Osprey continues to provide unique tiltrotor capabilities to support global military and humanitarian missions
Bell Textron Inc and Boeing’s V-22 fleet of tiltrotor aircraft has surpassed the 500,000 flight hour milestone.
The hours were logged by more than 375 Ospreys, including the US Air Force CV-22 and the U.S. Marine Corps MV-22.
The V-22 Osprey is the world’s only production tiltrotor aircraft, enabling servicemen and women to conduct diverse missions throughout the most difficult operating environments. Most recently, the aircraft was deployed to assist relief efforts in the Bahamas following Hurricane Dorian.
Extensive operational and humanitarian impact
US Marine Corps Col Matthew Kelly, V-22 Joint Programme Manager, said: “The V-22 provides unmatched capability for the US Marines and US Air Force Special Operations Command. The platform’s influence on our nation’s defence is seen through its extensive operational and humanitarian impact across the globe.”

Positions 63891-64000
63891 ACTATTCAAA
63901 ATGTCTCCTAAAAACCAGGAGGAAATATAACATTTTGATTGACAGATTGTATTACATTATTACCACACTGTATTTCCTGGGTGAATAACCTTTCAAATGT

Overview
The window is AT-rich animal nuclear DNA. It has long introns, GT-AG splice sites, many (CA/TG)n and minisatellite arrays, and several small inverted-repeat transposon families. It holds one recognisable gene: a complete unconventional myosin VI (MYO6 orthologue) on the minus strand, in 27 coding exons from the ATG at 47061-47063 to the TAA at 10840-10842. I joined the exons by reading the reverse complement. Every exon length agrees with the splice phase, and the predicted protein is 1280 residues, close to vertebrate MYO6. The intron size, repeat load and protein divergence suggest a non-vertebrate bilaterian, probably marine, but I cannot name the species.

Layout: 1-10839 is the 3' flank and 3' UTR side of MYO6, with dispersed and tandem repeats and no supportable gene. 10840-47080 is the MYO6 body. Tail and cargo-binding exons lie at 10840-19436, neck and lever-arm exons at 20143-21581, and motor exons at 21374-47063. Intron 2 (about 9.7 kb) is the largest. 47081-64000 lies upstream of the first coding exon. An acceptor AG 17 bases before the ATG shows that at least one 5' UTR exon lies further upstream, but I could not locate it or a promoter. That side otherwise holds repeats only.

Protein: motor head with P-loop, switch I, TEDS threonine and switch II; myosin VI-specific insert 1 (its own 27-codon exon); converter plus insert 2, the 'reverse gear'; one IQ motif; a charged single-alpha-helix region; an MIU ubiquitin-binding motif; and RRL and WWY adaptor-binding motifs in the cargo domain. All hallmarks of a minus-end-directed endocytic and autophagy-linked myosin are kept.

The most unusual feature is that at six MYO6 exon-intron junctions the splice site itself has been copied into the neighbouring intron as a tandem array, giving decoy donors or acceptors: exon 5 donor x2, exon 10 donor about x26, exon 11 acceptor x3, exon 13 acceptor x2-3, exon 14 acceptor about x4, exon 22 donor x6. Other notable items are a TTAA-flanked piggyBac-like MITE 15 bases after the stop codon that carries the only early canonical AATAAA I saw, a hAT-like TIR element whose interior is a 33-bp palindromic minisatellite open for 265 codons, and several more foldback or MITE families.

Bell Boeing supports V-22 readiness through a comprehensive sustainment effort that includes maintenance, training, on-site field representatives and data analytics. Bell Boeing also works with the V-22 programme office on several efforts to improve V-22 readiness. The Marines’ Common Configuration Readiness and Modernization program (CC-RAM), the Air Force’s configuration reducing modification plan, and nacelle wiring and structure improvements are expected to increase readiness of the V-22 fleet.
Continuous service with Marines and Navy since 2007
Chris Gehler, Bell V-22 Vice President and Bell Boeing Deputy Programme Director said: “V-22 is one of the highest demand platforms in the Department of Defense. This achievement is a great testament to the Marines and Air Commandos operating this platform in all environments.”
“We are committed to providing unparalleled support to our partners by steadily improving Osprey readiness and capabilities now and in the future.”
The V-22 has continuously served the Marines and Navy, as well as Air Force Special Operations since 2007. A third variant, the CMV-22, is scheduled to join the US Navy fleet in 2020.